Sword Fern finds itself perfectly at home in any shady woodland or rock garden. This charming evergreen has tall arching fronds that partially unroll their “fiddleheads” by late May. Each frond has a small “thumb” at the bottom, making it resemble a sword. They add impressive visual interest and structure to the garden all year.
- Plant type/canopy layer: evergreen perennial fern
- Size at maturity: 2-4' tall, 2-3' wide
- Light requirements: full shade, part sun/part shade
- Moisture requirements: moist to dry soil
- Bloom time: n/a, spores usually mature in July
- Growth rate/ease: moderate growth rate, easy to grow
- Wildlife support: caterpillar host plant and larval food source, fronds provide cover and nesting sites for birds, small mammals and amphibians, and are browsed by deer, elk, black bear, and mountain beaver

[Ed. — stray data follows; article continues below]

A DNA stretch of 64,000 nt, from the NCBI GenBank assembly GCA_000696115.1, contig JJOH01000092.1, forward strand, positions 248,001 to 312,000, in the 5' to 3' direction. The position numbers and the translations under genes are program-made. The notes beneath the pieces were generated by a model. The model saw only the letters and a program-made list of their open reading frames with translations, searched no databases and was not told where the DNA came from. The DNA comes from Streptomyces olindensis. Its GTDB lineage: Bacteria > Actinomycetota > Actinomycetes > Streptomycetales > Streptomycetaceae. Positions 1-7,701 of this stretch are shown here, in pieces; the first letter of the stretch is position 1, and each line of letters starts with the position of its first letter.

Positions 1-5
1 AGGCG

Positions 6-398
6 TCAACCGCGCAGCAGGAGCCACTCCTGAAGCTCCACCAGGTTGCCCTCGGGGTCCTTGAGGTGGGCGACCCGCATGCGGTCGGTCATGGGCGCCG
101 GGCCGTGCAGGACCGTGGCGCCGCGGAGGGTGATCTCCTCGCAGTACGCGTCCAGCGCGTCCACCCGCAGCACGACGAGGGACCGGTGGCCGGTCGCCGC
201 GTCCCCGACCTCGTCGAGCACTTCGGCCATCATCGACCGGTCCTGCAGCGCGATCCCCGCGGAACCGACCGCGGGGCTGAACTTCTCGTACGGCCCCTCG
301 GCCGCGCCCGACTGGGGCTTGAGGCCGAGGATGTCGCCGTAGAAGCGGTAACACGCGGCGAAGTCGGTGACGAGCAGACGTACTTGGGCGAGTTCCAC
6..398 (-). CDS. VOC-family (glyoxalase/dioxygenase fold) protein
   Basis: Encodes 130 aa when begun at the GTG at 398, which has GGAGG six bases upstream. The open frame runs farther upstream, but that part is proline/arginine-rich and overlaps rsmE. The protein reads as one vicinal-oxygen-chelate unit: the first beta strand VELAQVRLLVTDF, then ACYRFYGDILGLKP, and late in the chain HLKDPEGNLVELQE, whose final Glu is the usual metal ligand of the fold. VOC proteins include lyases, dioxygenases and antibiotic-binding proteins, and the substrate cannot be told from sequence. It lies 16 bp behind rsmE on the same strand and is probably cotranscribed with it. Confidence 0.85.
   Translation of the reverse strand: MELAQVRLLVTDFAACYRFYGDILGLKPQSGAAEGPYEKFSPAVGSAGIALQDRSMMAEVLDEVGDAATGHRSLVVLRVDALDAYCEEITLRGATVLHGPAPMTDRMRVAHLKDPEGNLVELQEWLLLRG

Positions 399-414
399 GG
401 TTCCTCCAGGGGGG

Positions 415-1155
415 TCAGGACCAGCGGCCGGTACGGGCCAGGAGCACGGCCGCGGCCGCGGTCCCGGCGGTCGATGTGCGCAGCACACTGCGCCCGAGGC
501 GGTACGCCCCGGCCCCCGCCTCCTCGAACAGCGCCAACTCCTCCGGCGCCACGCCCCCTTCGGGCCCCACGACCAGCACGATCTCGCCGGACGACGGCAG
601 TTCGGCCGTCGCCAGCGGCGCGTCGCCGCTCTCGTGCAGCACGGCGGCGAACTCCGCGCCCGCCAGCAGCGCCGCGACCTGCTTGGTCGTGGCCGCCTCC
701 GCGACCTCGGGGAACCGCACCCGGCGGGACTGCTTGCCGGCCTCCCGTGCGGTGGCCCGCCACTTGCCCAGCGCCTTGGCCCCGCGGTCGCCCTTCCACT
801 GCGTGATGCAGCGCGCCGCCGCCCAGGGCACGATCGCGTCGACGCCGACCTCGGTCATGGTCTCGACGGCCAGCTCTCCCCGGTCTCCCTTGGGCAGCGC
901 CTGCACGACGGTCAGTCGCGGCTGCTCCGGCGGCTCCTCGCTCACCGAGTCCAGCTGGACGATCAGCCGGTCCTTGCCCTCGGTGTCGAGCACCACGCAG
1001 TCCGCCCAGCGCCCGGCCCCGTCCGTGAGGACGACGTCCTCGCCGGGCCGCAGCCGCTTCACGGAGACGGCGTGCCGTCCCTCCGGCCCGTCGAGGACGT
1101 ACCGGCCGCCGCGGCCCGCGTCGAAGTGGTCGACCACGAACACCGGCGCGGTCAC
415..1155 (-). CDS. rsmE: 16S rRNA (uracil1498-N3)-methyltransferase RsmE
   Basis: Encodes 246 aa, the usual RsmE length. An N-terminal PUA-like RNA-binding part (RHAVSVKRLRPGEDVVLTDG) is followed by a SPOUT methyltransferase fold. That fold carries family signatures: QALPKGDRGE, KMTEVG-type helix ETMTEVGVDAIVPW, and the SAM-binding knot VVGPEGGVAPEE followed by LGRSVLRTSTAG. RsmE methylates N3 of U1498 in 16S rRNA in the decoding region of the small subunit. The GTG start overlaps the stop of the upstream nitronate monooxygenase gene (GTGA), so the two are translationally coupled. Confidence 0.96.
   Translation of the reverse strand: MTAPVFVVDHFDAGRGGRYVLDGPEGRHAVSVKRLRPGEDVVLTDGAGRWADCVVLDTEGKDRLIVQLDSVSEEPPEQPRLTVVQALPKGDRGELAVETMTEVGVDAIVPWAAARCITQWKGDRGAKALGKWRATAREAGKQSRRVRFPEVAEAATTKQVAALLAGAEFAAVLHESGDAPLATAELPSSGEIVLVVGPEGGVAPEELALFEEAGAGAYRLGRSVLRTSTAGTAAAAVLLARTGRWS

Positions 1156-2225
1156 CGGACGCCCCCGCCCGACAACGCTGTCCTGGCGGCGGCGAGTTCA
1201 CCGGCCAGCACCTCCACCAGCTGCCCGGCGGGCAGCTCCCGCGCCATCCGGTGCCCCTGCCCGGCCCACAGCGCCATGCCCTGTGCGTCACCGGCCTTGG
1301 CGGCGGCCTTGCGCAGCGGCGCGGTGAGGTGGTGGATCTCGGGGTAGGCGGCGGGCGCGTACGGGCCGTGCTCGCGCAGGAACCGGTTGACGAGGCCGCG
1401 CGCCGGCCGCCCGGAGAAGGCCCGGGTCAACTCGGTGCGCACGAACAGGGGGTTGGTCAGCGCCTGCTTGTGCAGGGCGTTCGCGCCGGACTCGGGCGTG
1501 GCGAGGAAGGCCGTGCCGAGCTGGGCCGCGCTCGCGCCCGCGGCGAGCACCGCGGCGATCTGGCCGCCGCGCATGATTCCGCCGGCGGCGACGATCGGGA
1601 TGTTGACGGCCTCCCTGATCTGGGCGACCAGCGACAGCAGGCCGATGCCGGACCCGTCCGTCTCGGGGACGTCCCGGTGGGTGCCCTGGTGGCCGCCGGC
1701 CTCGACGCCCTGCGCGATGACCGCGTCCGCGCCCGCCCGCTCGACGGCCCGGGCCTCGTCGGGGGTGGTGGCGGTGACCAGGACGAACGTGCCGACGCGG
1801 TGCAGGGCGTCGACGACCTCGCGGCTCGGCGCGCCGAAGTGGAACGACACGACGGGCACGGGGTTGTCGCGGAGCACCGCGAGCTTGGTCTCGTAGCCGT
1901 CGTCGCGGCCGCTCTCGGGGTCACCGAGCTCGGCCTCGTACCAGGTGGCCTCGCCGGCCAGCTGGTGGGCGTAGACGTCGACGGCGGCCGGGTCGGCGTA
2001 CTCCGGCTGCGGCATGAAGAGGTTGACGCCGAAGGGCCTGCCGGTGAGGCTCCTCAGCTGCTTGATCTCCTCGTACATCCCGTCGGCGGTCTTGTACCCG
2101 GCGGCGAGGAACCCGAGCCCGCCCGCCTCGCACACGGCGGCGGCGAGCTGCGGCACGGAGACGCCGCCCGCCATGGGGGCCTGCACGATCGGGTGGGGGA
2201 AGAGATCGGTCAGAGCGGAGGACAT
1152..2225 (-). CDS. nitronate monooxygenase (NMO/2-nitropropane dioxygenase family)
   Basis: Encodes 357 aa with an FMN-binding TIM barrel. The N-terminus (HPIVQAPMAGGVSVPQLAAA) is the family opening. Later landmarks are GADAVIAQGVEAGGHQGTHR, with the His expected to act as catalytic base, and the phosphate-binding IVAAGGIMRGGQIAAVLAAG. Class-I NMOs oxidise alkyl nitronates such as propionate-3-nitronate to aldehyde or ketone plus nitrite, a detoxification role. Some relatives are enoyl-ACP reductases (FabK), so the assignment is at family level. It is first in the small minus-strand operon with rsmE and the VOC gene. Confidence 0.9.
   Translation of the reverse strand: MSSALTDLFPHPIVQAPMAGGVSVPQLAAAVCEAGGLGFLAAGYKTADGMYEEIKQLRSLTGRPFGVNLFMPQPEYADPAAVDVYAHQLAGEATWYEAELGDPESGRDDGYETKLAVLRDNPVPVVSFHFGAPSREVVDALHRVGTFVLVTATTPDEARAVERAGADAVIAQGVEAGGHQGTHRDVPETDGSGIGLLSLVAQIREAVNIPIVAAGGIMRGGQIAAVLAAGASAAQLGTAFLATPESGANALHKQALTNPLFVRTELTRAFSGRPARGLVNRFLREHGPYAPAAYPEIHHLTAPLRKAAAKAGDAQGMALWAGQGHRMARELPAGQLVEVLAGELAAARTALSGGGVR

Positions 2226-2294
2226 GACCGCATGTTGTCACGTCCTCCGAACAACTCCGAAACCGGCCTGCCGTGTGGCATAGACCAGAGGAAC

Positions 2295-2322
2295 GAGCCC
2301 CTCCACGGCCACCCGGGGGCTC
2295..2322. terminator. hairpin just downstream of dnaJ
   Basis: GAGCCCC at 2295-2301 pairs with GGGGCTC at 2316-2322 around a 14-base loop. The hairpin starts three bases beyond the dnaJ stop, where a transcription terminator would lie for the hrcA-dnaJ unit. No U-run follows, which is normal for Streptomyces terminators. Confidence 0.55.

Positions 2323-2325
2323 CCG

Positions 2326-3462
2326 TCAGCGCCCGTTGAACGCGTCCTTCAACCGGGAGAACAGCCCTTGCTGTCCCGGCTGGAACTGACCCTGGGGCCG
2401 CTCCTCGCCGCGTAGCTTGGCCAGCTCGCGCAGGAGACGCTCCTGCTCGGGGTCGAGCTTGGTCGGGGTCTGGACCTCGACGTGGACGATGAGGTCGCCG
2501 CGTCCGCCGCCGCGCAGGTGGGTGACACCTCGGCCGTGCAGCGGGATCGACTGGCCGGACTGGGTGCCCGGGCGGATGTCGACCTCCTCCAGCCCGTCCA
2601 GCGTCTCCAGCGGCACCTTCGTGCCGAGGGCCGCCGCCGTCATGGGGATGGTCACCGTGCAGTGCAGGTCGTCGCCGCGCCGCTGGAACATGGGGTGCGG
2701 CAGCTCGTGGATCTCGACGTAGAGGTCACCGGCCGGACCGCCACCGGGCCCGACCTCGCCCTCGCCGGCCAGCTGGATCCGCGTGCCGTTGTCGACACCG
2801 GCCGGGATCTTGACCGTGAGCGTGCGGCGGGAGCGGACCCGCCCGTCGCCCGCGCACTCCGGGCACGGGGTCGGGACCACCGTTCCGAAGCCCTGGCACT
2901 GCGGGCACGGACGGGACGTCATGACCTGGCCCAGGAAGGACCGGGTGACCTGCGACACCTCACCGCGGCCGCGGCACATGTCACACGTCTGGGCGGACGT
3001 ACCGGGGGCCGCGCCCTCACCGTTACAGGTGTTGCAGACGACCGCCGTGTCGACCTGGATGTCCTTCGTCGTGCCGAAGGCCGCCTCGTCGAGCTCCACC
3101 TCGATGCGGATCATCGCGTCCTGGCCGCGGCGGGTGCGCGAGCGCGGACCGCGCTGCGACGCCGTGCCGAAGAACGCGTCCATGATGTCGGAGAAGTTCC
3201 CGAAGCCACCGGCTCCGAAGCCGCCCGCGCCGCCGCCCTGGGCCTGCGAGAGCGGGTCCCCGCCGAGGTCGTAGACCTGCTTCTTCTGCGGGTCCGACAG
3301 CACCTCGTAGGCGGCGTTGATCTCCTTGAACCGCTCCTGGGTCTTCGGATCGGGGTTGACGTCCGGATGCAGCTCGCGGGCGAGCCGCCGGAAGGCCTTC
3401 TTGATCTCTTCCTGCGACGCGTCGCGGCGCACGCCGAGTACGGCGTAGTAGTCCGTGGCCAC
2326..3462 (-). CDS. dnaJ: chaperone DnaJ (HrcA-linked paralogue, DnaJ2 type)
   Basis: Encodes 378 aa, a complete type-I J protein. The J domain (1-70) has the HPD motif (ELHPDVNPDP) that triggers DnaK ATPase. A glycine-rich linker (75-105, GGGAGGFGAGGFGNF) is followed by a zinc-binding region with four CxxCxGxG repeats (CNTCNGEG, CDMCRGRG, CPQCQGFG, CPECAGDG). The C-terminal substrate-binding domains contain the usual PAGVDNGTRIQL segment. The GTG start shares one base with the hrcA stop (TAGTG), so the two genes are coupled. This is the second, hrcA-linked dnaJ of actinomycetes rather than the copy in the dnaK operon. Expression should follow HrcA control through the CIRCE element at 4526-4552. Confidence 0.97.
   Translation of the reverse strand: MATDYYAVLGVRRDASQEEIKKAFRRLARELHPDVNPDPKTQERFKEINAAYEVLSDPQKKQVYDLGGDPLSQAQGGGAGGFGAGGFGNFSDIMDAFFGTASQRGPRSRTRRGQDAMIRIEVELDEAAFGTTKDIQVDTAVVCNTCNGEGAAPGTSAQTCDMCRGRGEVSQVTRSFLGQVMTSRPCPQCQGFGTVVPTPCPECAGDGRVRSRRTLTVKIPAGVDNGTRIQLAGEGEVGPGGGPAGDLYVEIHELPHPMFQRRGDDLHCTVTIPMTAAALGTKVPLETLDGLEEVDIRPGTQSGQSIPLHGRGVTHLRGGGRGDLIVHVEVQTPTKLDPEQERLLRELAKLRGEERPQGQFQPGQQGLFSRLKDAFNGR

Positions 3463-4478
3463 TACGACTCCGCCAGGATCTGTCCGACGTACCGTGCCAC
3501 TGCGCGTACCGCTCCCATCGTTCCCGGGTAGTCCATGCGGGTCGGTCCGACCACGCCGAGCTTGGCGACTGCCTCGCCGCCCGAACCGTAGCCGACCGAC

- Native habitat/range: Common in the understory of moist coniferous forests and meadows at low elevations all along the Pacific coast from southeast Alaska to southern California, sea level to 2200 m. Portland Plant List - yes.
- Special features & uses: evergreen and deer resistant. The fronds are harvested for use in floral arrangements and have been traditionally used by native peoples for lining baking pits and storage baskets, as placemats, floor coverings, bedding; and for games, skirts and other decorations. The roots/rhizomes can be used as a famine food - but should be consumed in small quantities, if at all, due to possible presence of carcinogens or other toxins.
Gardening with Sword Fern: Sword fern will be happiest in your shady woodland garden, preferably in the understory of associate plants like conifers. Ideal soils for this species are well-drained, rich in humus (organic matter) and contain small stones. Sword ferns are very tough, and can survive summer drought once established. Although many plant lists will tell you that sword fern survives the sun, it doesn't thrive there, particularly in the extremely summer heat that climate change brings.
Photo Credits: 1, 2 & 5: Nikkie West, Sparrowhawk Native Plants
Photo Credits 3 & 4: Tara Lemezis